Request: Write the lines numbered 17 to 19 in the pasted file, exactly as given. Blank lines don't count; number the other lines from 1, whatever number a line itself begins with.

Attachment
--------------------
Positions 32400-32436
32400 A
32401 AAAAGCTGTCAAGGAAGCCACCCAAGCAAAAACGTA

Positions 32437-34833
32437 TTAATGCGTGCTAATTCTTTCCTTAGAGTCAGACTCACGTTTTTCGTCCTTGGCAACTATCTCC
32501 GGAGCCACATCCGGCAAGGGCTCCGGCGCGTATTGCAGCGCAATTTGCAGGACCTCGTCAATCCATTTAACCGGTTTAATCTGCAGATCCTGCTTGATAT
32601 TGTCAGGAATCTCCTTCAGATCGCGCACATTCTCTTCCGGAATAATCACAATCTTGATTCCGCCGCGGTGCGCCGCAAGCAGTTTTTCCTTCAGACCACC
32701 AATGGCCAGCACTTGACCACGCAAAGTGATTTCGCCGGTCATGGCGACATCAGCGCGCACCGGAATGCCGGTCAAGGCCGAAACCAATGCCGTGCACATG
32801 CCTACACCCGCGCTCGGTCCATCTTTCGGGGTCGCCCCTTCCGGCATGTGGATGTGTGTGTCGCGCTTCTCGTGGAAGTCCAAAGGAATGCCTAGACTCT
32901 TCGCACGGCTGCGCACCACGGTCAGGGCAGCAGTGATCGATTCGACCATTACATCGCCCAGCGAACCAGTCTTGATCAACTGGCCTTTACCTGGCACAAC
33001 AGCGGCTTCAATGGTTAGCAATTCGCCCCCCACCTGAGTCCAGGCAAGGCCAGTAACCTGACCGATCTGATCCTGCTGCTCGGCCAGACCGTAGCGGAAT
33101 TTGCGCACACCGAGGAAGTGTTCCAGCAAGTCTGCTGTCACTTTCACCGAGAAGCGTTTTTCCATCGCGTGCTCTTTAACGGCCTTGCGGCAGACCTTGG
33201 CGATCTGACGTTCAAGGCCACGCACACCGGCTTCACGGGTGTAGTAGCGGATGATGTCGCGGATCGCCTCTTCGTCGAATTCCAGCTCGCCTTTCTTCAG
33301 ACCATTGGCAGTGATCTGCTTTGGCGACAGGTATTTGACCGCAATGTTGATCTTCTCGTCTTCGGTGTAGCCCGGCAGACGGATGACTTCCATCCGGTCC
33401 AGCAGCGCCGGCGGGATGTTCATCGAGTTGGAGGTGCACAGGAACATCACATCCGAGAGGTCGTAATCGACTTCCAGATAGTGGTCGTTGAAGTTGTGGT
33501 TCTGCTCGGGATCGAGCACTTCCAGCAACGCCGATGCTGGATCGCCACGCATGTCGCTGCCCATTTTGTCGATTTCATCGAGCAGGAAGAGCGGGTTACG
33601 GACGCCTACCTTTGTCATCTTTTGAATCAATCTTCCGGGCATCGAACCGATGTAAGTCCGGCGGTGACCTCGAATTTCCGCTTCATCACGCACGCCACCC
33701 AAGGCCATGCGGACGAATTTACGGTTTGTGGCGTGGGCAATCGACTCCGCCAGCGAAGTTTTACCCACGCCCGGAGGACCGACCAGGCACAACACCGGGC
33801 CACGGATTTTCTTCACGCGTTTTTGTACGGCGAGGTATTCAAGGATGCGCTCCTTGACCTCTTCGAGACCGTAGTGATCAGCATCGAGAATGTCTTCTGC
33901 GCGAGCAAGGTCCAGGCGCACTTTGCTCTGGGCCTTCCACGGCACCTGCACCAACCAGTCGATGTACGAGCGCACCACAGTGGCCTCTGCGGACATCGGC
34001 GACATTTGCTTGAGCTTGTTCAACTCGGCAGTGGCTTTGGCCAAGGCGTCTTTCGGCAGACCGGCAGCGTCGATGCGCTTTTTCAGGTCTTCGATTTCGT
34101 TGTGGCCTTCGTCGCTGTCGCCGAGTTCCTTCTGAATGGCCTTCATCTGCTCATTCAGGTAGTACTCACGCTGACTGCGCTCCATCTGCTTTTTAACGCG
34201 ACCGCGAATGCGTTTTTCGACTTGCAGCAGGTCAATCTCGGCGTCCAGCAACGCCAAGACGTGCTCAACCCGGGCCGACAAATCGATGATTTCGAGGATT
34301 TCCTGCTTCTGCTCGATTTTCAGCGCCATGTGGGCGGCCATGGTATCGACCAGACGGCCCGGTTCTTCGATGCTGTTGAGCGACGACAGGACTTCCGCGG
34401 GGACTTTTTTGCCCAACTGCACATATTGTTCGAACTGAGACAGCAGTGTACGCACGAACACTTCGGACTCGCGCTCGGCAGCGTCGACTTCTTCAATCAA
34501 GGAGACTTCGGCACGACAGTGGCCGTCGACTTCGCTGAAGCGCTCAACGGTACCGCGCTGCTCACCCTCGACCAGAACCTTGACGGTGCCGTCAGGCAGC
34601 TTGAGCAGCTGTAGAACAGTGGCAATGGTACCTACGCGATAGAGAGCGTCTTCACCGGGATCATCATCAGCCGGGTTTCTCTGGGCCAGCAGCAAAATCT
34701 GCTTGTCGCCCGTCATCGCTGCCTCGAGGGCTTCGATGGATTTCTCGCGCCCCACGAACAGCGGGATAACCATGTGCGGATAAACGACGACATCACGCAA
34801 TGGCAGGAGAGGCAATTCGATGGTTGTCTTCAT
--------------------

33601 GACGCCTACCTTTGTCATCTTTTGAATCAATCTTCCGGGCATCGAACCGATGTAAGTCCGGCGGTGACCTCGAATTTCCGCTTCATCACGCACGCCACCC
33701 AAGGCCATGCGGACGAATTTACGGTTTGTGGCGTGGGCAATCGACTCCGCCAGCGAAGTTTTACCCACGCCCGGAGGACCGACCAGGCACAACACCGGGC
33801 CACGGATTTTCTTCACGCGTTTTTGTACGGCGAGGTATTCAAGGATGCGCTCCTTGACCTCTTCGAGACCGTAGTGATCAGCATCGAGAATGTCTTCTGC